On such utterly unsubstantial ground did the. English ministers continue this negotiation. They assured De Torcy that the queen of England insisted on Philip's renunciation of one throne or the other, and he at length renounced that of France, everybody seeing in what sense he renounced it, as in fact no renunciation at all, but a pretence to get the peace effected; and thus the English ministers, with their eyes open to the fraud, went on urging the allies to come into these most delusive and unsatisfactory terms. But as the renunciation of Philip did not arrive till after midsummer, the negotiators at Utrecht continued to talk without advancing, and the armies in the field continued to look at each other without fighting.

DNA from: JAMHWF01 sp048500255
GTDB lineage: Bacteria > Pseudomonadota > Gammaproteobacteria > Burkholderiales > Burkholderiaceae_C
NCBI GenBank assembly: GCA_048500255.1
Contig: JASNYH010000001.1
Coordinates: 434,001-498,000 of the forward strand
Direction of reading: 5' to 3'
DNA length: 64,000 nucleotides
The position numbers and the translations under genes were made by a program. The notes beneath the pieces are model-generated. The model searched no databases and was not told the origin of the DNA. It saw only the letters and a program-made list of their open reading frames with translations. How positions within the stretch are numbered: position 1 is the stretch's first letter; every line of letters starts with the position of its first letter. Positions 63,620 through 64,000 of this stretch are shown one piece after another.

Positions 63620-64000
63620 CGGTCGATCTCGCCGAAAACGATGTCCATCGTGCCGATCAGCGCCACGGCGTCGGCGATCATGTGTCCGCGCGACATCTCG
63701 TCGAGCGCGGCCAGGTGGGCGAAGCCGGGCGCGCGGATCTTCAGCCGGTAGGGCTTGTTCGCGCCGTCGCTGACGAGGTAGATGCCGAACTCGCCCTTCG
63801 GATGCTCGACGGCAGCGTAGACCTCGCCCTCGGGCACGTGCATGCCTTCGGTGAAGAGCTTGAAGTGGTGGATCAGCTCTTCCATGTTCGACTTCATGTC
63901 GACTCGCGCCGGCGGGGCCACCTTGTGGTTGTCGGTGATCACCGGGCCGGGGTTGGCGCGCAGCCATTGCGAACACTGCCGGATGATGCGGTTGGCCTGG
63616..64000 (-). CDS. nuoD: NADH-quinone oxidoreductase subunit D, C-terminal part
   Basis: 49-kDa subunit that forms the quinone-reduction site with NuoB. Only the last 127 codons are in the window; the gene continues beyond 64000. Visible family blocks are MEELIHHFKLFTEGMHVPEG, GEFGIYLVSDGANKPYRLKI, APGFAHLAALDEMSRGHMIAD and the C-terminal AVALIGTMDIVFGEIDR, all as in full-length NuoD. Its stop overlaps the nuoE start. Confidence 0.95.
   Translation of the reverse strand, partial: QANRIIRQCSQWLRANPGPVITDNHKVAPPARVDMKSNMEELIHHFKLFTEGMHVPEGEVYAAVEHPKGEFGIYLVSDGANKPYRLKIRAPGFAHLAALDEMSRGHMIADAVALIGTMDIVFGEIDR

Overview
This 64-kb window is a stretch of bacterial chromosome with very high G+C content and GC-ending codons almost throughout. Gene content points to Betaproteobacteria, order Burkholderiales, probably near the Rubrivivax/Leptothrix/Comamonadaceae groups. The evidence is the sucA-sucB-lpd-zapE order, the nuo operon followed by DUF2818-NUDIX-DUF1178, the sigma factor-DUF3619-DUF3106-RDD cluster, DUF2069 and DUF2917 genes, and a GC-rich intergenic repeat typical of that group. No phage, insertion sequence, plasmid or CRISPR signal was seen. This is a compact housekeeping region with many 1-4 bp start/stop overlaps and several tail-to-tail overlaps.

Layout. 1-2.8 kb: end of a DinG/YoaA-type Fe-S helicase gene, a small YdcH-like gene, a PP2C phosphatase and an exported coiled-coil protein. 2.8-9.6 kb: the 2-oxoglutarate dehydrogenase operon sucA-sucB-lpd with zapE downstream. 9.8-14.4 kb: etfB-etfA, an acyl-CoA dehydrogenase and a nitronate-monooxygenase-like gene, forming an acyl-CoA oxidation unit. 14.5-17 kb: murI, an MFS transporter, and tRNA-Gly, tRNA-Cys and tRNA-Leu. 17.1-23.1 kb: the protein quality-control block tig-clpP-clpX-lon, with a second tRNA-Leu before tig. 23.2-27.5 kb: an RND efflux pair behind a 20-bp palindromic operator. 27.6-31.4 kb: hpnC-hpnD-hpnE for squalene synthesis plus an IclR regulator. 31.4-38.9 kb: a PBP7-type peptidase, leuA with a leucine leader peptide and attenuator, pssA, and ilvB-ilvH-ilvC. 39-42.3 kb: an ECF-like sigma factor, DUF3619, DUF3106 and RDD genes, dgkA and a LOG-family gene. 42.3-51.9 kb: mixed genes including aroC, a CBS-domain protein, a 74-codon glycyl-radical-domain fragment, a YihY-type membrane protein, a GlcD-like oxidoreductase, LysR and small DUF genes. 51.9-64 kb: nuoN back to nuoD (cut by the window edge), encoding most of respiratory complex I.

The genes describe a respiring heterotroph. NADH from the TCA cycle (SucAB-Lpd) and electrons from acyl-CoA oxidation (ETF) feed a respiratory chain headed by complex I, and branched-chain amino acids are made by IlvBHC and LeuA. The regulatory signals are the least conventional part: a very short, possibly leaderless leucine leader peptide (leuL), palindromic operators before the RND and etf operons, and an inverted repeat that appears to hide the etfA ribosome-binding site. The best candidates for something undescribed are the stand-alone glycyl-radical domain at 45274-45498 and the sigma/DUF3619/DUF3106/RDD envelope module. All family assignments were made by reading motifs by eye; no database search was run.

Marshal Villars, like the French plenipotentiaries, had made a great display of forces, pretty certain, from private information, that there was little fear of being attacked. The allies had a fine army of one hundred and twenty thousand men opposed to him; but so far as the English were concerned, their commander had his hands tied. The duke of Ormonde was sent to take the place of the duke of Marlborough - a certain indication that he was meant only for a mere show-general. He was a firm Jacobite, but no general of the talents or experience proper to succeed to a man like Marlborough. On arriving at the Hague he assured the States-General that his instructions were to act zealously with the allies, and especially the Dutch, and from his letters it would appear that such were his orders. But before his arrival, Mr. Thomas Harley, a relative of Oxford's, and the Abbe Gualtier, had reached the Hague, and had assured the plenipotentiaries that the government had determined on peace, and would not allow the army to fight. They also brought over with them the scheme of the treaty, which was not yet to be made known to the Dutch. But the States-General were too well aware of the hollow proceedings of the English court, and, disgusted at the withdrawal of Marlborough and the substitution of Ormonde, they would not intrust their troops to him, but appointed Eugene as their own general. Thus, instead of one generalissimo of consummate genius, the army was divided under two heads, and the best head, the prince Eugene, having the utmost contempt for the martial talents of his colleague. All on the part of England, both in the conference and in the army, was hollow, treacherous, and disgraceful. Yet, though there was to be no fighting, the pretence of it was kept up. The earl of Albemarle marched with a detachment of the army to Arras, where he burnt and destroyed some magazines of the French. Ormonde, too, joined prince Eugene on the 26th of May, and the united army passed the Scheldt, and encamped betwixt Haspre and Solennes. Eugene proposed to attack Villars in his lines, and Ormonde consented to it, but he immediately received a peremptory order from Mr. Secretary St. John against engaging in any siege or battle, and he was directed to keep this order profoundly secret from the allies. Ormonde was also instructed that if Villars should intimate that he was aware of these secret proceedings, he was to take no notice of it; nor was Villars long in letting him know that they might now consider each other as friends. The situation of Ormonde thus became one of extreme embarrassment. On the one hand, Eugene urged him to prepare for an engagement; on the other, the Dutch were impatient to see some stroke which should humble the French and make negotiation more easy; but Ormonde was as unable to move, notwithstanding previous assurances, as if he had been a mere image of wood. He wrote to St. John, expressing in strong terms the embarrassing nature of his situation, assuring him that the Dutch were exclaiming that they were betrayed; but St. John encouraged him to hold out as well as he could, and Ormonde condescended to play this false and degrading part, equally disgraceful to him as a general and a man of any pretences to honour. The prince urged forward the necessity of laying siege to Quesnoi, and Ormonde was allowed, for the sake of keeping up appearances, to furnish a considerable detachment for the purpose. But there was so evident a backwardness in the duke's movements, that the Dutch deputies complained vehemently to the English plenipotentiaries at Utrecht of his refusal to act in earnest against the enemy. Thereupon Robinson, the bishop, took high ground, and retorted that the States- General had met the queen's proposals for peace so strangely, that her majesty now felt herself released from any further obligation to maintain the treaties and engagements betwixt herself and them. This roused the States to great and indignant activity. They entered into communication with the electors of Hanover, of Hesse-Cassel, and other princes of the empire, regarding the effective service of their troops in the pay of Great Britain. They sent off warm remonstrances to the queen of England, and the queen was obliged to summon a council, in which it was agreed that Ormonde should appear as much as possible to concur with Eugene in the siege. The subject was brought to the knowledge of the whigs by the ambassadors of the allies, who presented letters from prince Eugene, and on the 7th of June that party took up the subject in the house of lords. The earl of Halifax moved for the production of the orders given to Ormonde, and that fresh commands should be issued to him to co-operate cordially with the prince. The lord treasurer declared that the orders could not be produced without mischief to the treaty pending; that Ormonde was only acting a prudent part in avoiding any serious engagement, which might have the effect to entirely defeat all the efforts at an honourable peace, and especially with such a monarch as Louis XIV., who was so apt to break his word. Lord Wharton replied that the king of France's disregard of his word was a strong reason for keeping no measures with him; and the duke of Marlborough, on Oxford saying that, notwithstanding, lord Ormonde had had orders to co-operate with the allies in the siege, asked how they were to carry on a siege and yet avoid a battle, in case the enemy should endeavour to relieve the place, unless the English were shamefully to abandon their posts. The duke of Argyll, to annoy Marlborough, declared that there had not been such a captain as Eugene since Julius Caesar, yet as the house of Austria had motives for war very different to any which England had, it might not be prudent to trust him with the chief command, lest he should render peace impossible. He threw out reproaches against Marlborough for not having taken Arras and Cam- bray two years ago, instead of wasting time on such petty places as Aire, Bethune, and St. Venant. But lord Paulet went further in invective against the great English general, and said that no one could doubt of the courage of the duke of Ormonde; but that he was not like a certain general, who led troops to the slaughter, and caused a great number of officers to be knocked on the head, that he might fill his pockets by disposing of their commissions. This murderous accusation was not likely to pass unnoticed by Marlborough. He suppressed his resentment in the house, but he immediately afterwards sent lord Mohun with a challenge to Paulet, who was much more valiant in speech than in action. He let his wife know of the challenge, so that the affair was quickly communicated to the secretary of state, who placed a couple of sentries at lord Paulet's door, and informed him that he was under arrest, whilst the earl of Dartmouth carried her majesty's command to Marlborough, that the affair should go no further, which Marlborough assured her should be punctually obeyed.